• Breaking bad news.

      Maguire, Peter; CRC Psychological Medicine Group, Christie Hospital, Manchester, UK. (1998-06)
      The way in which news about a cancer diagnosis or recurrence is broken can have a profound effect on the patient's psychological wellbeing. When the information given is perceived by the patient as too much to too little and resultant concerns remain undisclosed and unresolved there is a high risk that the patient will develop clinical anxiety and/or depression. Guidelines are provided, therefore, to help them appropriately. Strategies are also suggested which will allow the patient's concerns to be elicited in an efficient but caring manner.
    • Doctor-patient communication: the Toronto consensus statement.

      Simpson, M; Buckman, R; Stewart, M; Maguire, Peter; Lipkin, M; Novack, D; Till, J; Toronto-Bayview Regional Cancer Centre, University of Toronto, Ontario, Canada. (1991-11-30)
    • Improve the counselling skills of doctors and nurses in cancer care.

      Maguire, Peter; Faulkner, A; Cancer Research Campaign Psychological Medicine Group, Christie Hospital, Manchester. (1988-10-01)
    • One-third of doctors completing specialist training in diabetes fail to secure a substantive consultant post: young Diabetologists' Forum Survey 2010.

      Cheer, Kelly; George, J T; Grant, P; Herring, R; Maitland, R A; Piya, M; Price, H C; Wilmot, E G; Hillson, R; Christie Hospital, Manchester. kellycheer@doctors.net.uk (2012-06)
      Reports have highlighted a shortage of consultant diabetologist posts in the UK. The number of doctors completing specialist training in diabetes has increased in recent years, but little is known about their employment after they receive their certificate of completion of training. An online survey was sent to all doctors who completed specialist diabetes training from January 2008 to September 2010. Of the 95 eligible respondents, 69 (73%) completed the survey (61% men; median age 36 years). Forty-three (62%) respondents secured substantive NHS consultant posts, and of those who gave their job breakdown, 48/51 (94%) were contributing to specialist diabetes care. Five (7%) respondents held substantive academic positions, while 11 (16%) were locum consultants. Seven (9%) respondents worked abroad, with half of these attributing their emigration to lack of opportunities in the UK. When asked about alternative choices, 39% of respondents were likely to seek 'general physician' roles, which equalled the number who would consider emigrating. Overall, only two-thirds of doctors who complete specialist training in diabetes secure substantive NHS consultant positions, which suggests a failure in workforce planning and a lack of expansion of the number of consultant posts despite progression of the diabetes epidemic.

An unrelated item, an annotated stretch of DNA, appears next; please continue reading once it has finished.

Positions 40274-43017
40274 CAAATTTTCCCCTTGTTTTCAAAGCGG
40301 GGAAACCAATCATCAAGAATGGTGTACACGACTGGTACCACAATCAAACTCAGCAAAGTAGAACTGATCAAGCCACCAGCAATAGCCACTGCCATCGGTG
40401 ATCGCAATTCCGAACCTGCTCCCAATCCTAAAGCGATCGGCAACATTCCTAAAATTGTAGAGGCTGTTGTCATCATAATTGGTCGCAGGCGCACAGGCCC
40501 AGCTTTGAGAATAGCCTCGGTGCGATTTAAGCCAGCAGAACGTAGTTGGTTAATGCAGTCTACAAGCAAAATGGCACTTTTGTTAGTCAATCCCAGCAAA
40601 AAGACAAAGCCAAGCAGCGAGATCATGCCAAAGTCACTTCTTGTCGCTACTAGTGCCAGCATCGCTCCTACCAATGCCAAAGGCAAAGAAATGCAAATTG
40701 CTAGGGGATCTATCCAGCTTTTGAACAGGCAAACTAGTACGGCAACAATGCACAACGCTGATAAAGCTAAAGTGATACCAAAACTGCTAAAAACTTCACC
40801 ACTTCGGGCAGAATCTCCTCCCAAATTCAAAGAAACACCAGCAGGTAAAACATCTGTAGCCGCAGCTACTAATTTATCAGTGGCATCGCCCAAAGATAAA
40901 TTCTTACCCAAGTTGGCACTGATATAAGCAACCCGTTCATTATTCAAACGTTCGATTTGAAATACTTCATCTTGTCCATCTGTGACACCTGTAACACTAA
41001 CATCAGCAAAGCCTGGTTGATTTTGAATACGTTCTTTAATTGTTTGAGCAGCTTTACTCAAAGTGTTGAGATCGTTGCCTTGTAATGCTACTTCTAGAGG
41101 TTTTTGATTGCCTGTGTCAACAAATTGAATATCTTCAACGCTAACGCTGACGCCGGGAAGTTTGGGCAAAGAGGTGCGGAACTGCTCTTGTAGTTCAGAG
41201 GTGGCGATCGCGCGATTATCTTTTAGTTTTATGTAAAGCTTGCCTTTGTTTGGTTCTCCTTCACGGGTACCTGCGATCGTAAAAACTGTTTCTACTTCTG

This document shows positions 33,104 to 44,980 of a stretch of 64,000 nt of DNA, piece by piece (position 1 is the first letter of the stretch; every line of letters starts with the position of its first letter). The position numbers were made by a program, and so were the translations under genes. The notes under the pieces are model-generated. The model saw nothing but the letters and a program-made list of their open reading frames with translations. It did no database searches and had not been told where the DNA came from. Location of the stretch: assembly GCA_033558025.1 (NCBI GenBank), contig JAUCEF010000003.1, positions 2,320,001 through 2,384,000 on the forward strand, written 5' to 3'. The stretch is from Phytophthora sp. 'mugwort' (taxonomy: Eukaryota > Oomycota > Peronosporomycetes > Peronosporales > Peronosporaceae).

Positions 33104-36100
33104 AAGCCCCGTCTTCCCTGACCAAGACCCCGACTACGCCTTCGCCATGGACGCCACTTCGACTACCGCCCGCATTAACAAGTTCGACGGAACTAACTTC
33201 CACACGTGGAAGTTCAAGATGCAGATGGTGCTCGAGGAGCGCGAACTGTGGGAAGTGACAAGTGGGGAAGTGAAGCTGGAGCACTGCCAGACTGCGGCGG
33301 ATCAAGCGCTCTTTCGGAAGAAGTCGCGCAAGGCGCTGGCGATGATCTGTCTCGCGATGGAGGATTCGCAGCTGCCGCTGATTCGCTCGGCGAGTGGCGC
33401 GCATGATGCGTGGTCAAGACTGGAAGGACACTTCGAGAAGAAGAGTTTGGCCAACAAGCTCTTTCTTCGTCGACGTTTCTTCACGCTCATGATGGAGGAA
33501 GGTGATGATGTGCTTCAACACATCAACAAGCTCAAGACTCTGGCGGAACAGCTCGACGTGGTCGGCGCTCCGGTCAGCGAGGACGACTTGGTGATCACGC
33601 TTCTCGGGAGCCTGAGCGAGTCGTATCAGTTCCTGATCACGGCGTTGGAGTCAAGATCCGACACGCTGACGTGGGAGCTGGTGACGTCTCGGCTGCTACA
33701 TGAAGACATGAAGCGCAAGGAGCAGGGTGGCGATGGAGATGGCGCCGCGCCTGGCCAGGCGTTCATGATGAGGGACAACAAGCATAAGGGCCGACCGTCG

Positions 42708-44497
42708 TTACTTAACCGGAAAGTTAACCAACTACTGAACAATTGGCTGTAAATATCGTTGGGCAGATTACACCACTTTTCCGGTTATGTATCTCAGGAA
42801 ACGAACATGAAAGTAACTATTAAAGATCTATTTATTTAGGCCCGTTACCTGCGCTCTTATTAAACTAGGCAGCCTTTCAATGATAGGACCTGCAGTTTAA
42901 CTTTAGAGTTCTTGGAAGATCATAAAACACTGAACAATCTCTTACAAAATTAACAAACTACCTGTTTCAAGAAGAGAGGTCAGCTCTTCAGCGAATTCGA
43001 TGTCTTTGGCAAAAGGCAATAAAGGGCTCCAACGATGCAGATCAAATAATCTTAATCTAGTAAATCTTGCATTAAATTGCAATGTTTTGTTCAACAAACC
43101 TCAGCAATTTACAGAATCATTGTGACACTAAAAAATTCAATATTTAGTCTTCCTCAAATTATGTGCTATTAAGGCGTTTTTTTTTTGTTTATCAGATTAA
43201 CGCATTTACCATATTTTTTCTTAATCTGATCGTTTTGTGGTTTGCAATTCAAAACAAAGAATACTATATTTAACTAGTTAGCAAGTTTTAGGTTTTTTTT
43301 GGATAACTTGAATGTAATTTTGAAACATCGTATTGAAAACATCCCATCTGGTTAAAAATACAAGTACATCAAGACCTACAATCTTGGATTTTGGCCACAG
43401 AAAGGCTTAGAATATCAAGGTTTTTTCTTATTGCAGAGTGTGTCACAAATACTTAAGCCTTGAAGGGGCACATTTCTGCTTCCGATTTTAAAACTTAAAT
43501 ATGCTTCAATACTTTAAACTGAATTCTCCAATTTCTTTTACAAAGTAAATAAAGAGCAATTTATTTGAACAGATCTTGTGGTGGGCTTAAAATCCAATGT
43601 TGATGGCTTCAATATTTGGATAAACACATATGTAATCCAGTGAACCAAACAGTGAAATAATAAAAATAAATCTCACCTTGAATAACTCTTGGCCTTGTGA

• UICC postgraduate courses in clinical cancer chemotherapy: a teaching experience outside Europe.

      Brunner, K; Crowther, Derek; Eckhardt, S; Monfardini, S; Olive, A D; Reed, D W (1980)
    • Workshops for consultants on the teaching of clinical communication skills.

      Bird, J; Hall, A; Maguire, Peter; Heavy, A; Department of Psychological Medicine, King's College School of Medicine and Dentistry, London, UK. (1993-03)
      A group of senior medical school staff concerned about the short-lived effects of communication training formed the Medical Interview Teaching Association. They felt that communication training needed to be reinforced throughout the curriculum and that this would need active involvement by large numbers of consultants. To achieve this they planned a series of workshops. Seventeen consultants and eight other senior staff agreed to participate in the pilot workshop. This was a 3 1/2-day residential workshop. The structure was adapted from a 'faculty development' model used successfully in the USA. Participants worked mostly in small groups helped by experienced facilitators. The teaching style was learner centred and therefore the details of the problem-based agenda and the choice of working methods were largely determined by the participants themselves. There were also some conventional lectures and demonstrations. Evaluation was by postal questionnaire 2 weeks later. This requested both qualitative comments and Likert scale ratings about every aspect of process and outcome. Most responses were strongly positive. Participants felt they made good progress in developing new skills and new curriculum ideas. They also felt more motivated and self-aware as teachers. The learner-centred approach and the diversity of learning activities were seen as very useful. The unstructured approach to self-awareness training was felt to be less useful. It is concluded that such workshops could well lead to more effective communication training and may also have wider implications for medical education.